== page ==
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CREATION AND IMPLEMENTATION

Figure.

Figure.

Currently, the assessment of a specific impairment and the calibration of a given assistive technology are performed under highly controlled laboratory conditions. For example, the effectiveness of a hearing aid is usually assessed on the patient in an anechoic environment with a single frontal loudspeaker. These conditions are far from realistic (e.g., a single speaker is very different from a complex auditory scene). Real-life conditions are difficult to control, though, and evaluations performed in the real world would not deliver consistent results. 3DTI can be considered as a median point between these two extremes, delivering realistic conditions in controllable and practicable environments, which facilitates the achievement of consistent and more reliable results in the calibration and demonstration of hearing aid devices.

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A GAMING APPROACH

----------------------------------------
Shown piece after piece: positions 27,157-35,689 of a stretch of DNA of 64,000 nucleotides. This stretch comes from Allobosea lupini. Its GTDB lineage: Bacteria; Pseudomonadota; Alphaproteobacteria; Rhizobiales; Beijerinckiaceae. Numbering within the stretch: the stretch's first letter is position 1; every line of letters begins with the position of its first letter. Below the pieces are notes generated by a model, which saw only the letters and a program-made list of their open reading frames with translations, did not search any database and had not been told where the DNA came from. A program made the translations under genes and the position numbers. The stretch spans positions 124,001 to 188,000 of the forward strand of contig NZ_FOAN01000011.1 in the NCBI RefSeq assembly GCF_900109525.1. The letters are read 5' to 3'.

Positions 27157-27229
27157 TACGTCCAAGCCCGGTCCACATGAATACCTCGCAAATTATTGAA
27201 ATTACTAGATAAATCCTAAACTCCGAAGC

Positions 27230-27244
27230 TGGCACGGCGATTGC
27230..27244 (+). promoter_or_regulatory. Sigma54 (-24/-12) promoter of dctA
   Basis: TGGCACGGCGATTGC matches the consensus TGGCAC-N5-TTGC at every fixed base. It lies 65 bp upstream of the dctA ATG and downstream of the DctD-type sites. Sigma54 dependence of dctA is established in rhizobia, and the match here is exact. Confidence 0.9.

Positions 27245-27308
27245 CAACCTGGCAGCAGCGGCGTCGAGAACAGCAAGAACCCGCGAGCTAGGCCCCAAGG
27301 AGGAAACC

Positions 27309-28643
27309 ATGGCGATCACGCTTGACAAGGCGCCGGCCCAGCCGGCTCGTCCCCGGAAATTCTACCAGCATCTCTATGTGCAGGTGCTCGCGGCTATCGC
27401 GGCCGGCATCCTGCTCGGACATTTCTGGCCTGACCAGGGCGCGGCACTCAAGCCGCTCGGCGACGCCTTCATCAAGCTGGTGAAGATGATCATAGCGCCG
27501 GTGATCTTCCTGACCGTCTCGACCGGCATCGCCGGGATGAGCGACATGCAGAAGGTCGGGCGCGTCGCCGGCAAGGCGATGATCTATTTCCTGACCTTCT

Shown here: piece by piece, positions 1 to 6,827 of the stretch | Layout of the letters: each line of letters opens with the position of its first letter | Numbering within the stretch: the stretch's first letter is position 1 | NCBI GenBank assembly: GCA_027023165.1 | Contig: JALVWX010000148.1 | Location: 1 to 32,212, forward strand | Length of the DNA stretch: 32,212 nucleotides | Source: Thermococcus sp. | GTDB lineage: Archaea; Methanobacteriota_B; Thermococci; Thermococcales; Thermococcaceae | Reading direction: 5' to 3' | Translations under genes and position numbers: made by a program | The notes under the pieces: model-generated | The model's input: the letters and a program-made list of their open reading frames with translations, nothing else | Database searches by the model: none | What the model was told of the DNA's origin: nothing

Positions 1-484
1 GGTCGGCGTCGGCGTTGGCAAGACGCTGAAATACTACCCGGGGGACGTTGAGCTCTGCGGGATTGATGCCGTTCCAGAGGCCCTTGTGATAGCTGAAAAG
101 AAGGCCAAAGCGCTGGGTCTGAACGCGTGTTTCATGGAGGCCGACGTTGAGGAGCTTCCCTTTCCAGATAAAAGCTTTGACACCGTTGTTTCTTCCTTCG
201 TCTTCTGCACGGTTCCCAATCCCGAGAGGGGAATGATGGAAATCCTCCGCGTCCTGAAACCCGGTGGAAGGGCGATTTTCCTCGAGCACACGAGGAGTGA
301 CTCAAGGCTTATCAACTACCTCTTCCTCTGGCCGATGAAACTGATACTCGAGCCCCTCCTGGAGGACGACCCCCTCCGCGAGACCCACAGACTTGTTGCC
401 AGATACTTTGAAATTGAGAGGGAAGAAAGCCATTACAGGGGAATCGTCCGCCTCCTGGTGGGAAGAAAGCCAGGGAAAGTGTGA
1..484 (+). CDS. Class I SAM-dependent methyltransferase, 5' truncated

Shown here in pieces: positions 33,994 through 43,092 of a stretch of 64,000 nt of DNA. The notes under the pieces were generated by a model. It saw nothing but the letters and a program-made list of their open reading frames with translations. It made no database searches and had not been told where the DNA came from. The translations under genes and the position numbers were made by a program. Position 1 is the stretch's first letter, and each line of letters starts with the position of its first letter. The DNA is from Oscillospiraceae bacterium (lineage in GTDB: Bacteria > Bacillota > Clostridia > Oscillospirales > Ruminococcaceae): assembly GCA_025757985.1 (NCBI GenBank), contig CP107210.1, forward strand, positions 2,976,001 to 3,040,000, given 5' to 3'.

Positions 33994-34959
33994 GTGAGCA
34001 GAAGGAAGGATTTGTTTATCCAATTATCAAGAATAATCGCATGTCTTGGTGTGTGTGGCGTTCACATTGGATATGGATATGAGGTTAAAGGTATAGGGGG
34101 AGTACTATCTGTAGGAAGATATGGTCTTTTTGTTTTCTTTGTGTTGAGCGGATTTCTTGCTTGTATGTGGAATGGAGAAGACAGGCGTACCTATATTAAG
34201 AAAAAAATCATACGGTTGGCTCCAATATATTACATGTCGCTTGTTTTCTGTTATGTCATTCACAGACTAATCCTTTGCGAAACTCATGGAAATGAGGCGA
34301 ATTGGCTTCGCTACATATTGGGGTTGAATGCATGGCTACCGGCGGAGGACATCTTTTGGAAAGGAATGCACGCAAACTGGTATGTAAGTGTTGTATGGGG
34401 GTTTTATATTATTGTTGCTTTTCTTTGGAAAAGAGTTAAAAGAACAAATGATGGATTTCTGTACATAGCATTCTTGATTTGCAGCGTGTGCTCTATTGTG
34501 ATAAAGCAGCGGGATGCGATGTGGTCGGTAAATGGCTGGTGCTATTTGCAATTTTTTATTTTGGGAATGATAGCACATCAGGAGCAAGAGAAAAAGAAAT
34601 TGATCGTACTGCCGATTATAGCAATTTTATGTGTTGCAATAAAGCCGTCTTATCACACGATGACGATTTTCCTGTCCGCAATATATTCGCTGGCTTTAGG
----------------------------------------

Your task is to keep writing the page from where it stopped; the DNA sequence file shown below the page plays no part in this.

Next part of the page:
Several studies have shown the benefits of adopting gamification strategies in non-leisure environments (Dignan. 2011. Game Frame: Using Games as a Strategy for Success. NY: Free Press; McGonigal. 2011. Reality Is Broken: Why Games Make Us Better and How They Can Change the World. NY: Penguin Group; Michael. 2011. Serious Games: Games That Educate, Train, and Inform. Mason, OH: Course Technology). 3DTI will apply traditional gaming techniques and technologies to non-leisure use for the demonstration and calibration of hearing aid devices. These will be based on game logic and gameplay drawing on best practices from leisure and non-leisure market segments. The key elements will be clearly defined goals for the players, an effective reward system, an engaging storyline, and mechanisms to ensure an adequate level of competition.